Whether you’re pitching a backyard tent, heading down the trail, taking a camping trip, or cycling with the kids, carrying a well-stocked outdoor first aid kit is essential. You can buy a premade kit, but I think it’s easier AND CHEAPER to create a DIY first aid kit specific for the types of activities or situations you’ll encounter outdoors. So here I am sharing my camping and hiking first aid kit, specific products I love, plus a handy checklist to help pack it all.
When in the great outdoors, especially with kids, a well stocked first aid kit is something you should always have on hand and know how to use. If everything goes well, you’ll never need it. But it’s always better to be prepared.
What to Put in a First Aid Kit For Camping?
Your outdoor/camping first aid kit should include remedies and supplies that provide relief for most minor situations that could arise; cuts, abrasions, sunburn, snake bites (haven’t had this happen and pray it never does), insect stings, sprained ankles, etc. At a minimum, that includes band aids and materials for wound care, sting and bite relief, allergic reactions, and pain relief.
DIY First Aid Kit
Below, this is what we pack when we go hiking and camping. We actually carry two sets of supplies. First, I have a campsite kit/box that has everything on the camping first aid checklist. This is kept at the campsite or in the car. Then a second, smaller waterproof bag contains the basics and goes in an adult’s hiking pack.
Note: As a general rule, I opt for homeopathic and naturally derived first aid products. I find them to be as effective, if not better, than more traditional options. I’ve listed the products I use in the list below. Some, like the Green Goo First Aid salve, do the job of multiple items so they take up less space in the kit/box.
Related: Will you be traveling with kids? See what I pack in my travel first-aid kit.
Basic First Aid Supplies
- First Aid Manual or Information Cards – UST Gear has a full set of Learn & Live outdoor skills cards including one specific to First Aid.
- Antihistamine for allergic reactions (Benadryl or Genexa’s Allergy Care for kids and Genexa’s Allergy Card for adults.
- Anti-itch (hydrocortisone) cream
- Antiseptic wipes (alcohol is okay but BZK wipes are preferred)
- Antiseptic or first-aid ointment – I use this Green Goo ointment
- Assorted adhesive bandages – The kids love the colors and fun designs in these Welly Bravery Badges aka band aids.
- Butterfly bandages (for wound closure)
- Hand sanitizer – I like this sanitizer from Green Goo.
- Insect sting treatment or tool – Love this Bug Bite Thing! It extracts the saliva or venom from the wound and immediately reduces itch. Also works great for extracting splinters and ticks that are only partially embedded. We also carry After Bite pens for instant bite relief.
- Knife/Scissors or Multi-tool with both – I use this Leatherman multi-tool
- Medical latex gloves
- Medical adhesive tape (1” width)
- Moleskin for blister relief kit
- Nonstick sterile pads
- Pain reliever – Advil, Aspirin, Mortin, Tylenol, etc.
- Safety pins
- Saline solution or eye drops
- Sterile gauze pads
- Tweezers (fine tip)
- Waterproof bag or container to hold all supplies
Abrasions, Sprains, and Wound Care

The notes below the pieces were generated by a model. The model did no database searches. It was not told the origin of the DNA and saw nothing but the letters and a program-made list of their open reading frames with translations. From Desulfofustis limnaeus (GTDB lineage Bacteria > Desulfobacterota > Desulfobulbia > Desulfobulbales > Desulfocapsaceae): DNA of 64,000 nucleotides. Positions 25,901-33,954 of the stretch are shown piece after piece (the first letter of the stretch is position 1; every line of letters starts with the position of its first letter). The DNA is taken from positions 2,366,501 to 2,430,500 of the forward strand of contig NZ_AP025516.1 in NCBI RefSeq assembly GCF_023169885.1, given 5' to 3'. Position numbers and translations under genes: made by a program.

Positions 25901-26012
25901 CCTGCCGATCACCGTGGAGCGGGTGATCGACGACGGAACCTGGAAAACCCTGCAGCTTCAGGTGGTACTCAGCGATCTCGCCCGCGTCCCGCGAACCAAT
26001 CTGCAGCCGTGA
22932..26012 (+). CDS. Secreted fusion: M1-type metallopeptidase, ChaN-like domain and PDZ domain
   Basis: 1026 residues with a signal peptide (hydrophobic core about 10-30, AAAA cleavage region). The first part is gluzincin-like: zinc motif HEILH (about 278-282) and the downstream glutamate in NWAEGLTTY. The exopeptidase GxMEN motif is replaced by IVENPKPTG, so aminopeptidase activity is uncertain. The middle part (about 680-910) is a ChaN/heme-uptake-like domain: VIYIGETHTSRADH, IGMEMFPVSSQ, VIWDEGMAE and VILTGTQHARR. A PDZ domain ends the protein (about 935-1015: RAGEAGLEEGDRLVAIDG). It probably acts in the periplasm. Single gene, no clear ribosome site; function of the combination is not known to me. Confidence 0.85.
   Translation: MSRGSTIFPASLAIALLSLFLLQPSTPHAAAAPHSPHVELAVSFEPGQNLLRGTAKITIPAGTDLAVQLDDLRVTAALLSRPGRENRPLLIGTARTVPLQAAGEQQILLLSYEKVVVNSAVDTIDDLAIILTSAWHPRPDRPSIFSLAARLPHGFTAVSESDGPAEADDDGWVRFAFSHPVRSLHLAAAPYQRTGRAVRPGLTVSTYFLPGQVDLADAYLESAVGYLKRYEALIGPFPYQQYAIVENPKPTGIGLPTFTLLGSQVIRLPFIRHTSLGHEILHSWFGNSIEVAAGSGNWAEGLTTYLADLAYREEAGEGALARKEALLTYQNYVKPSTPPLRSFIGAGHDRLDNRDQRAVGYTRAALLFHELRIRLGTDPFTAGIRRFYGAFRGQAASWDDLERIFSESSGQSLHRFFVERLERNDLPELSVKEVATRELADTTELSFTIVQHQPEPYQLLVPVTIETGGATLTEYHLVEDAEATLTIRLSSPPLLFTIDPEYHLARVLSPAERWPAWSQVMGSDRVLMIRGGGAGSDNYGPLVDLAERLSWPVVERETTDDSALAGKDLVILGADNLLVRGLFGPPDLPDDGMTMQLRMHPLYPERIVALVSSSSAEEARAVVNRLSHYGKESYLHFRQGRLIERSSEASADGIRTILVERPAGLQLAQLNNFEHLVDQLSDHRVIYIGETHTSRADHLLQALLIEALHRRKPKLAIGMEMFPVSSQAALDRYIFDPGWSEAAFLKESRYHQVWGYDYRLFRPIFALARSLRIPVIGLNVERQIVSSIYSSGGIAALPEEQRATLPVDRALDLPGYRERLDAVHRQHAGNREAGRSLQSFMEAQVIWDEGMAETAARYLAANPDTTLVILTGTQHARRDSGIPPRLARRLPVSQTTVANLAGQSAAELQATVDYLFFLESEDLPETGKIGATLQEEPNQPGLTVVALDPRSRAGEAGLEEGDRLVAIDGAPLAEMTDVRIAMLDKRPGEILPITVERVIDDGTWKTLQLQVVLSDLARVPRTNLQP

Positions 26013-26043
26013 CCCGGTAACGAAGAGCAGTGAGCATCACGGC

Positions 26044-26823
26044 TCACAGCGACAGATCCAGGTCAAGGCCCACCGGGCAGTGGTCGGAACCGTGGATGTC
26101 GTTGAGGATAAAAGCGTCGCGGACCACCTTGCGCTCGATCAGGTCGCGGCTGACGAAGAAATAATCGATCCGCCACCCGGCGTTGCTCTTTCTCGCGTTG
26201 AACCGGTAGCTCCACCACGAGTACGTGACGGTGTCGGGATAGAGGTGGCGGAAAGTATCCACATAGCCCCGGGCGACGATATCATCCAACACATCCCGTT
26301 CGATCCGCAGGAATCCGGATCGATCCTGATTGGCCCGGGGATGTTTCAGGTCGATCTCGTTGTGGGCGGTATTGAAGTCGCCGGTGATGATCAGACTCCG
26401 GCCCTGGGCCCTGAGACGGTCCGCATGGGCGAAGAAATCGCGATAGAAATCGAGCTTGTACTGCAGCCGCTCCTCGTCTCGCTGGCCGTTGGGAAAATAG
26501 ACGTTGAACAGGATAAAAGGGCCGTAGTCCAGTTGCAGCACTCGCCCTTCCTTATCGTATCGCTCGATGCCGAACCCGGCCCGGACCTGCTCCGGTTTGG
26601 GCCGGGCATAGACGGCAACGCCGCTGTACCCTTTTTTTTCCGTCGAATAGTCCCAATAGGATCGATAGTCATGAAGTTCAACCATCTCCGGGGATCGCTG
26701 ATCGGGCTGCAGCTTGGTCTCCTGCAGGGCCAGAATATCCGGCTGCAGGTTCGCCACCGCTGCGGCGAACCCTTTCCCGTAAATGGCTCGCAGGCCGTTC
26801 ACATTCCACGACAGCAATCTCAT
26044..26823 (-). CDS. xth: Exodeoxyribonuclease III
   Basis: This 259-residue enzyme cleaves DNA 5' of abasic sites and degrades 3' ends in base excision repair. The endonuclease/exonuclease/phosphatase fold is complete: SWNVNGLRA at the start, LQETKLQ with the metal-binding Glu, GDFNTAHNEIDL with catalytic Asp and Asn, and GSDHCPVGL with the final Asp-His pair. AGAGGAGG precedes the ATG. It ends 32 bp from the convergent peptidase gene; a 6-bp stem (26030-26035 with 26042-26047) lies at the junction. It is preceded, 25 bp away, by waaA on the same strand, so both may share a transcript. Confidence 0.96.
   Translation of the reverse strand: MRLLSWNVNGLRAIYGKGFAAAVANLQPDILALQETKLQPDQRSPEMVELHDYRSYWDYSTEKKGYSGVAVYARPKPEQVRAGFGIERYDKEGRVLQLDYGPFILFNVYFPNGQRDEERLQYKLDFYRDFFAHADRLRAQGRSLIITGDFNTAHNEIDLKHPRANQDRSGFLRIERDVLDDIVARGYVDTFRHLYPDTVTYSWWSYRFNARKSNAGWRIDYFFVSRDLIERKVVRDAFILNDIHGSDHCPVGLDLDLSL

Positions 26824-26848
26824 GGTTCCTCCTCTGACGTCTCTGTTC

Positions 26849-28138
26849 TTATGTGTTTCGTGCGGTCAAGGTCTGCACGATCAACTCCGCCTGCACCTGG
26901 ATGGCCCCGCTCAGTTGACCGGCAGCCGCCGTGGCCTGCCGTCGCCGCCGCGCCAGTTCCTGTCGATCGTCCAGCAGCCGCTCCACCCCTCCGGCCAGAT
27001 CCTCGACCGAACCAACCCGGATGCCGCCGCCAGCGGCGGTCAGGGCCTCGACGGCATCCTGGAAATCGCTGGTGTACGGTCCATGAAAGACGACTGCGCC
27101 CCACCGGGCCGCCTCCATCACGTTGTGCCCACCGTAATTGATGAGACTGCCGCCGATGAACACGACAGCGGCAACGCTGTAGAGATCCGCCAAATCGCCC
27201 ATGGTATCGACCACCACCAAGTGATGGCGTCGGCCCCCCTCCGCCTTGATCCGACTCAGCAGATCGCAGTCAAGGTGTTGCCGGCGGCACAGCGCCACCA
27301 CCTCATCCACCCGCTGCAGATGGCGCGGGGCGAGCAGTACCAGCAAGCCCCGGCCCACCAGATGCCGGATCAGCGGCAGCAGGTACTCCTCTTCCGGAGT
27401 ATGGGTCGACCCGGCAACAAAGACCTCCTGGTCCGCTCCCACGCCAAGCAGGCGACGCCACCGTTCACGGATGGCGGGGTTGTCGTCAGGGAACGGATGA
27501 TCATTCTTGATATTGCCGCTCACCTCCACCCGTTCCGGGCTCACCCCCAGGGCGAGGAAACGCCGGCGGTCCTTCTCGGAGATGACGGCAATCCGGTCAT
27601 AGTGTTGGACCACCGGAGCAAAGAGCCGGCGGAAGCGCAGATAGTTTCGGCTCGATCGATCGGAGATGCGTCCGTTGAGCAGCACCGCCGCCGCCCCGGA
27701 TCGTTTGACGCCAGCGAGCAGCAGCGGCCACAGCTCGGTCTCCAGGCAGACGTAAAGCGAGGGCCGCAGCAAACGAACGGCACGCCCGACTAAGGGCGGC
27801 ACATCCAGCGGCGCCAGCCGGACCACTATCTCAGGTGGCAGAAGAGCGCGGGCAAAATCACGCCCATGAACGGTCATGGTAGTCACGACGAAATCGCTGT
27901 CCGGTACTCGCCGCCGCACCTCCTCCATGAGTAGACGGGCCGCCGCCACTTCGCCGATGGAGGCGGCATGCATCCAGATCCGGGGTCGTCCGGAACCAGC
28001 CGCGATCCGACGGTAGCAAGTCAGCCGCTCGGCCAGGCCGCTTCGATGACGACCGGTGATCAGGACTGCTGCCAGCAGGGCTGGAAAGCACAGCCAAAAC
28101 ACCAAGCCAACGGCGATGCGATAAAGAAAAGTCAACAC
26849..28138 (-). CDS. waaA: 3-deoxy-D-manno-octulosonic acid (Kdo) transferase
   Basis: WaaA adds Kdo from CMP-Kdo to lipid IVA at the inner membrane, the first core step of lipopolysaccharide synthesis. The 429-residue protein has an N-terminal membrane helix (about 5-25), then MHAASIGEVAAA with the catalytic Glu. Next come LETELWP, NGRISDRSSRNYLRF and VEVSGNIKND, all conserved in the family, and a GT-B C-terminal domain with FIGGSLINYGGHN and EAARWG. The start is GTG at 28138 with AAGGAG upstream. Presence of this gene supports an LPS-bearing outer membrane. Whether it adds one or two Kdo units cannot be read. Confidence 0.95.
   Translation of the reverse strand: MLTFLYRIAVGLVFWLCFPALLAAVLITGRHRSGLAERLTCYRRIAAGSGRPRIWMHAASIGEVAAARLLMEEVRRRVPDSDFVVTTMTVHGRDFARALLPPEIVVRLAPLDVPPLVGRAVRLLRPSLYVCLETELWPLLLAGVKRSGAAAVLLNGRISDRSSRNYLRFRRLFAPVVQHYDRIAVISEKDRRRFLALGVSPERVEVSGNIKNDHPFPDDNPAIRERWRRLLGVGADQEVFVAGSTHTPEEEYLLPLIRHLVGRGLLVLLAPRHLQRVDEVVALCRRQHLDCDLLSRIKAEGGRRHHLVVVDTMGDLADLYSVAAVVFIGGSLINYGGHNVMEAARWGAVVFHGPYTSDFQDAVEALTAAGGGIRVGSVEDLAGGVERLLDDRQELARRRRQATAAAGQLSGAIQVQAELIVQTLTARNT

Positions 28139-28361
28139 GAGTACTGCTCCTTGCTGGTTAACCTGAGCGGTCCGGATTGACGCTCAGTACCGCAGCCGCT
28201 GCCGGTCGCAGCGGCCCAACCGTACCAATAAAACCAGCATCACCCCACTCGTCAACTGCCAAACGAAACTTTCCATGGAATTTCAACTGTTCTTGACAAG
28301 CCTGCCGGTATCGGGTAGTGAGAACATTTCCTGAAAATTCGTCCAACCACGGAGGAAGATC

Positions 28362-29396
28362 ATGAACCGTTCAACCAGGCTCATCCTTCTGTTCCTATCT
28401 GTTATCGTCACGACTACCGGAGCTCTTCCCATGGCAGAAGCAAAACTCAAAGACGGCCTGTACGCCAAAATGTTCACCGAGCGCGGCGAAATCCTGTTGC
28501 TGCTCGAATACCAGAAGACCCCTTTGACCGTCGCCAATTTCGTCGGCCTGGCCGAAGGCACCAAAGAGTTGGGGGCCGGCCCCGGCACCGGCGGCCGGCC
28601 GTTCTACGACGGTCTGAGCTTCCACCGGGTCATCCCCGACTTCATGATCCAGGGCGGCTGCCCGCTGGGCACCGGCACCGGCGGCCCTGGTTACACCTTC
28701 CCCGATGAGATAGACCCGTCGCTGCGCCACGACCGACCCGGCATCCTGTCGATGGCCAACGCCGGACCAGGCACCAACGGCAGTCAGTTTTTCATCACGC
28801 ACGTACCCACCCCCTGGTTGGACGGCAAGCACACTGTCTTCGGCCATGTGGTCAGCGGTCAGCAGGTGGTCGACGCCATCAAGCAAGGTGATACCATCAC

- Ace bandage
- Assorted adhesive bandages
- Butterfly bandages for wound closure
- Instant cold pack
- Liquid bandage or super glue
- Moleskin – I pack this blister relief kit from Adventure Medical Kit that have pre-cut sizes.
- Medical adhesive tape
- Nonstick sterile pads
- Sterile gauze pads
- Cotton tampon without application to stop wound blood loss. You can swap a quick clot or hemostatic agent for this. (Amazon || Backcountry)
- Wooden splint/craft stick
OTC Ointments, Sprays, and Treatments
- Arnica to relieve sore muscles – I use Boiron gel
- Burn relief – I use Calendula gel/cream or the Green Goo ointment for sunburns and other types)
- Diarrhea medication- I use these Diaralia Tablets from Boiron
- Heartburn/indigestion relief – I use Acidil by Boiron for anyone over 12 years old and Genexa Antacids
- Hydrogen peroxide
- Insect repellent – I like the DEET Free Buzz Away from Quantum Health and a Citronella oil bracelet/clip/roll on from Para’Kito
- Sunscreen – Currently I am using and loving Think, a mineral based sunscreen that goes on easily.)
- Prescription medications
- Cotton swabs
- Emergency blanket – This adult size blanket is just $5 at REI. We keep one for every member in the family and in our home emergency kit.
- Sugary item or throat lozenge for low blood sugar
- Ziplock bags for soiled items/trash
Camping First Aid Checklist
Ready Made First Aid Kits for Kids
For anyone that wants to skip the DIY and buy a pre-assembled camping first aid kit, there are some good purpose-specific options on the market. You’ll find high-quality kits specific to traveling with dogs, hiking, climbing, etc. These purpose-specific kits feature remedies and aid supplies for the most common injuries you’d experience doing a specific activity.
Adventure Medical Kits has complete kits for nearly every activity and situation. The Adventure Medical Kits Ultralight/watertight (available at Backcountry) is a good option for a day hike or for a base kit that you can add onto.
For a complete multi-day hiking or family camping medical kit you can buy, the Explore Kit from Adventure Medical Kits is a great option. It includes enough supplies for 4 people for up to 7 days.
The More You Know
Having a camping first aid is important, but knowing how to use the items inside is equally beneficial. You can buy or check out an outdoor first-aid book specific to wilderness medicine from your local library or enroll in training aid courses near you.